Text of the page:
Owners Push for Salary Cap : Baseball: They say the lid is necessary if there is to be increased revenue sharing among teams.


Major league baseball owners said in a unanimous vote Wednesday that any increase in the amount of revenue the clubs share--a remedy suggested by the players’ union for the alleged inequity in big- and small-market income--must be tied to a new economic system and salary cap.

“We had a philosophical economic discussion leading to the practical conclusion that there is a linkage between revenue sharing and a salary cap,” said Bud Selig, president of the Milwaukee Brewers and chairman of the governing executive council.

Selig said he couldn’t or wouldn’t explain what that linkage is and that there was no specific economic plan adopted during the special meeting--none of which surprised Don Fehr, executive director of the players’ union.


“I’m dumbfounded as to who they think they’re impressing,” Fehr said from his New York office.

“I mean, they won’t tell you what the linkage is because it doesn’t exist.

“If the small-market clubs are not in enough distress for the big-market clubs to help them without coming to the players, it’s a sorry situation. Either the big-market clubs don’t believe the small-market clubs or are unwilling to help them on their own.

“Heck, if Jerry Reinsdorf (co-owner of the Chicago White Sox) is such a good friend of Selig’s, why doesn’t he just write him a check?”

The pursuit of a new economic system based on a salary cap and a percentage of revenue designated for salaries was the basis for the owners voting to reopen collective bargaining talks with the union a year early.

This was the first time they linked the possibility of increased revenue sharing--they now basically share only the national TV income, some of their local cable revenues and a percentage of gate receipts with the visiting team--to that pursuit of a new system.

They are saying to the union: We are willing to share more revenue to help solve our problems, but only if you agree to a salary cap and new system. Since that new system would eliminate arbitration and modify free agency, the union’s approval is unlikely.


Selig refused to discuss that aspect of it, and Richard Ravitch, president of the owners’ Player Relations Council, left before a news conference began.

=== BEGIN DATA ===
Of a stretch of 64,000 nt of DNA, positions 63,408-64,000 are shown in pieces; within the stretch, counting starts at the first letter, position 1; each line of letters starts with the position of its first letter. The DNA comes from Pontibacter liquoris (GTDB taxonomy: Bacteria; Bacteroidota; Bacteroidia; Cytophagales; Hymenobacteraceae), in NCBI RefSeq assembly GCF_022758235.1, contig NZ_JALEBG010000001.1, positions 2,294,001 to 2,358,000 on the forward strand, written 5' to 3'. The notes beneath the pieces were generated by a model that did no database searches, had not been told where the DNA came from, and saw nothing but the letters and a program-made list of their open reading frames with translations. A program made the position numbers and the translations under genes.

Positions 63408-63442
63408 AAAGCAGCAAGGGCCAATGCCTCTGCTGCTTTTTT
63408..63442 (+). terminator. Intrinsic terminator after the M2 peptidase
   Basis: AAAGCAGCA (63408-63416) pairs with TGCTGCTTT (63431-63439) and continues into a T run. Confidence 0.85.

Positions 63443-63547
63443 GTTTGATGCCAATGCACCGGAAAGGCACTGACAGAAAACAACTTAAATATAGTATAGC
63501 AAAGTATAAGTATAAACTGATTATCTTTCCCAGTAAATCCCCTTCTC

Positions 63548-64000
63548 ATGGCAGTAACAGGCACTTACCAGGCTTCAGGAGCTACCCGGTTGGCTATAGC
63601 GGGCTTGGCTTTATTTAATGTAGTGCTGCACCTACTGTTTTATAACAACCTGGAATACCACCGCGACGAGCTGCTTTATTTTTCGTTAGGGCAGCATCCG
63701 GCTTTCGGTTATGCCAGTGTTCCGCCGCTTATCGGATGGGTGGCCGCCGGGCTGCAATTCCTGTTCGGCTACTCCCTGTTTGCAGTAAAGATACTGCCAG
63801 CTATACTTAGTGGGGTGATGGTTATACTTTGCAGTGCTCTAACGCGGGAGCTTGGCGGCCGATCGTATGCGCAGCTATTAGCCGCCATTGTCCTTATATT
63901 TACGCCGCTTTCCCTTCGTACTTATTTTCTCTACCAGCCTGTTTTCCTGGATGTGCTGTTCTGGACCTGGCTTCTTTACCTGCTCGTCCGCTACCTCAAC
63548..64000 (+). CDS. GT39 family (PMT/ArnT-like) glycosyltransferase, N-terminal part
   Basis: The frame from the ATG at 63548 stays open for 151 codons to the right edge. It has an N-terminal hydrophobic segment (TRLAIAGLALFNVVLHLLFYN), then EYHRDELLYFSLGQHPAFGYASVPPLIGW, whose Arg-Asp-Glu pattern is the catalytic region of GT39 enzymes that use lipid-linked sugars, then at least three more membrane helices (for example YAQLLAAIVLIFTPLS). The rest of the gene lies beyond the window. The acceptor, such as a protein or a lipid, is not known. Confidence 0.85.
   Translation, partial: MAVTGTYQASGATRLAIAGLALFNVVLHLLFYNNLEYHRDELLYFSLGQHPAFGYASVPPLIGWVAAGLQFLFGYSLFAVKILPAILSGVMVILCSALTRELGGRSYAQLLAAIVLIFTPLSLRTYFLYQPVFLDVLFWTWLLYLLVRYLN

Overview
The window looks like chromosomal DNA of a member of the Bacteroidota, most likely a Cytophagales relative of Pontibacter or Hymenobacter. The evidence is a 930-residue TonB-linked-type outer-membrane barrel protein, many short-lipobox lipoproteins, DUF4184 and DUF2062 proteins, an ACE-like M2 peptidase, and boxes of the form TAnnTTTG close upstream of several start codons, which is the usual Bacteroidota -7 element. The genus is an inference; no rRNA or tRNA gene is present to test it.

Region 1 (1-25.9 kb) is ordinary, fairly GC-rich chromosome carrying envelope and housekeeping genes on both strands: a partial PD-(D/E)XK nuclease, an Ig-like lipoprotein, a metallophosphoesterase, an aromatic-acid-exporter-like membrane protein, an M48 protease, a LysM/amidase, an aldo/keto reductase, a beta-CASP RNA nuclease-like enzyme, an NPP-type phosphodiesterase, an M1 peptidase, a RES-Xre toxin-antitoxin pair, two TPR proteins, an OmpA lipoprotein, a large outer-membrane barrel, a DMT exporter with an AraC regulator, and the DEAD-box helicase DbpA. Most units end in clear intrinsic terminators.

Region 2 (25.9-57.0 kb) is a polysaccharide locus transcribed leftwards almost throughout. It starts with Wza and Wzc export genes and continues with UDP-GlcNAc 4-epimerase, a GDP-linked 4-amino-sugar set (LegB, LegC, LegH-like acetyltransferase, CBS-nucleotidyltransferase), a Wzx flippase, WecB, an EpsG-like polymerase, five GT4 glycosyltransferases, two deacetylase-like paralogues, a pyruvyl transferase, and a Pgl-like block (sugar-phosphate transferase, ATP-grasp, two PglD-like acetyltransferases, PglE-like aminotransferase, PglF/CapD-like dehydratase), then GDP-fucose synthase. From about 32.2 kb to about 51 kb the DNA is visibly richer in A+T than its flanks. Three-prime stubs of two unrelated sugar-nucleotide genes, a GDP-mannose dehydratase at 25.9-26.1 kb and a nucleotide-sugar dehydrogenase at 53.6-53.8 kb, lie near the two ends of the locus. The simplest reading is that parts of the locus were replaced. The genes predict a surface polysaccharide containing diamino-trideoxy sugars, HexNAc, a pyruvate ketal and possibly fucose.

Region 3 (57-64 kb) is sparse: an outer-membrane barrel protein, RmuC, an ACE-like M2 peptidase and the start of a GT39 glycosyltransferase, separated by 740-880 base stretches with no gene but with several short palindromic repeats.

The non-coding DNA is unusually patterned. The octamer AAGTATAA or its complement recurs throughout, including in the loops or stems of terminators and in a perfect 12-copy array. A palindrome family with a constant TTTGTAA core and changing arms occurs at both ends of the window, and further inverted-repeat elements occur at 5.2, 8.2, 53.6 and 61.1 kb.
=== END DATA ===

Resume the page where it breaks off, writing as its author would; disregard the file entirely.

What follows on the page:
Selig said there will be continuing discussions among the owners and negotiations with the union. He said the possibility of the clubs sharing local TV-radio income was not discussed Wednesday.

In other developments:

--Selig said the committee that has been restructuring the commissioner’s office has completed the five-month project, but he could not comment on it because he has yet to see the report.

He also said it is doubtful that the owners will be ready to vote on it by their March 3-4 meeting in Phoenix, increasing speculation that they are in no hurry to find a commissioner and that the process, at the urging of Ravitch and some owners, still could be delayed until negotiations with the union are completed.

--Dick Wagner, a special assistant to baseball who has been living in Phoenix, is returning to New York for an unspecified period to supervise the commissioner’s office in conjunction with Peter Widdington, chairman of the Toronto Blue Jays.

Selig said the move was designed to prepare for the April 1 departure of Deputy Commissioner Steve Greenberg and should not be viewed as an indication that baseball is in no hurry to hire a commissioner.

--Sharon Jones, a former employee of the Oakland Athletics who contributed to the evidence leading to the suspension of Cincinnati Reds’ owner Marge Schott for racial and ethnic slurs, spoke to the full ownership and urged establishment of a program ensuring an accelerated pace of minority hiring.

“She was both blunt and sensitive,” Selig said.